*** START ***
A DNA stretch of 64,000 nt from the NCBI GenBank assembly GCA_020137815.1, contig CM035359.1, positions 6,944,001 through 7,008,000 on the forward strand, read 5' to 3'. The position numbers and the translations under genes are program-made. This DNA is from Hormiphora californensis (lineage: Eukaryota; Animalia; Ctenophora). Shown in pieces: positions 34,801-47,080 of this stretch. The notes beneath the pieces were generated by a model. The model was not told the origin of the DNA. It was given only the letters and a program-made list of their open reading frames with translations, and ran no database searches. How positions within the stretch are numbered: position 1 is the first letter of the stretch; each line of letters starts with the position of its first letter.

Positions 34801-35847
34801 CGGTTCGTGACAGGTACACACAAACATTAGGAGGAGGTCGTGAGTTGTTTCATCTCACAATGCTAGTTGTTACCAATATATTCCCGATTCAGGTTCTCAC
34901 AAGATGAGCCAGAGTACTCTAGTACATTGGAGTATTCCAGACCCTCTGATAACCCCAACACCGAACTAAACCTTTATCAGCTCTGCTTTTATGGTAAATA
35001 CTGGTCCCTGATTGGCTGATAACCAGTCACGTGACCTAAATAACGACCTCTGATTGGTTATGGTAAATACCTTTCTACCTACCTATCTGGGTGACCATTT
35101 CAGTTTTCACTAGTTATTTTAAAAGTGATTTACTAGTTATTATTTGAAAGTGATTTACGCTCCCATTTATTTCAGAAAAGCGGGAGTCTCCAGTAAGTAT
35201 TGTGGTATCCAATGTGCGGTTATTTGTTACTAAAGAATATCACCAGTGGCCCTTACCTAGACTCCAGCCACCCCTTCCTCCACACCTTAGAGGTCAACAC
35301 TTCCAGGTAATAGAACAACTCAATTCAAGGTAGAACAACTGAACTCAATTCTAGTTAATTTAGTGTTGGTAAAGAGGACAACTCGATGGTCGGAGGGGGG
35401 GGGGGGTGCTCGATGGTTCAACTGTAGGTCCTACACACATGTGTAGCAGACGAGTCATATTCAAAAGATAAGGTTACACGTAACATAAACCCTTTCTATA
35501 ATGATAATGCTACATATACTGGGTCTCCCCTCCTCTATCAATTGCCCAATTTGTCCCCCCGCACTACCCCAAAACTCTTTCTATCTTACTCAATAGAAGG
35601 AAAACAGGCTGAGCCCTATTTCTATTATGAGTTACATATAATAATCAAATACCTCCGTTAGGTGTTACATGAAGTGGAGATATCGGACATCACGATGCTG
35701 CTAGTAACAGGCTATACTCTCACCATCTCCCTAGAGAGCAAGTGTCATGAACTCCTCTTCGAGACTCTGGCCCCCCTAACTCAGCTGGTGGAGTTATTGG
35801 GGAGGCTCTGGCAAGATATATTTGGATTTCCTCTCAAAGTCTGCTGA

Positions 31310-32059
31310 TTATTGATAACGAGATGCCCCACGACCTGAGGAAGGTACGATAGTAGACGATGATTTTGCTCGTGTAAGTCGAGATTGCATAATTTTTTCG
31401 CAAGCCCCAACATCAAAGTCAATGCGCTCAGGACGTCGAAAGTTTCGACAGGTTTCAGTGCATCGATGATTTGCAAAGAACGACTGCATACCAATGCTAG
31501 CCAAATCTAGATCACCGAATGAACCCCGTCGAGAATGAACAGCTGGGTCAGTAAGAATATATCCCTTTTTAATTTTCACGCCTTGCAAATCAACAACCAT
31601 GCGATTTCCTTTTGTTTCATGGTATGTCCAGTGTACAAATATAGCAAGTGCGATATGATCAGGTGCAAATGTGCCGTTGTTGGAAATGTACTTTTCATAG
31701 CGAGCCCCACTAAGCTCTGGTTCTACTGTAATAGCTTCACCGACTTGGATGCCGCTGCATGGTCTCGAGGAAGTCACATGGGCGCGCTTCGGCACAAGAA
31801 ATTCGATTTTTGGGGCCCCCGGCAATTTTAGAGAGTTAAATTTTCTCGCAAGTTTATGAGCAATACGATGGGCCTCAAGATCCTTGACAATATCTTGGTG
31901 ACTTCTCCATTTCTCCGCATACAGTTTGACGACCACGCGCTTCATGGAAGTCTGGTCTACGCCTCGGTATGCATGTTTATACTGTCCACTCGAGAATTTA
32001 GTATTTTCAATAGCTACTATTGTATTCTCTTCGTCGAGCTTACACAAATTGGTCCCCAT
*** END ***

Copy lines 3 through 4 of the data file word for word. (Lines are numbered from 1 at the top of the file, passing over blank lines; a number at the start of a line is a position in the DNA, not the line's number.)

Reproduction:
34801 CGGTTCGTGACAGGTACACACAAACATTAGGAGGAGGTCGTGAGTTGTTTCATCTCACAATGCTAGTTGTTACCAATATATTCCCGATTCAGGTTCTCAC
34901 AAGATGAGCCAGAGTACTCTAGTACATTGGAGTATTCCAGACCCTCTGATAACCCCAACACCGAACTAAACCTTTATCAGCTCTGCTTTTATGGTAAATA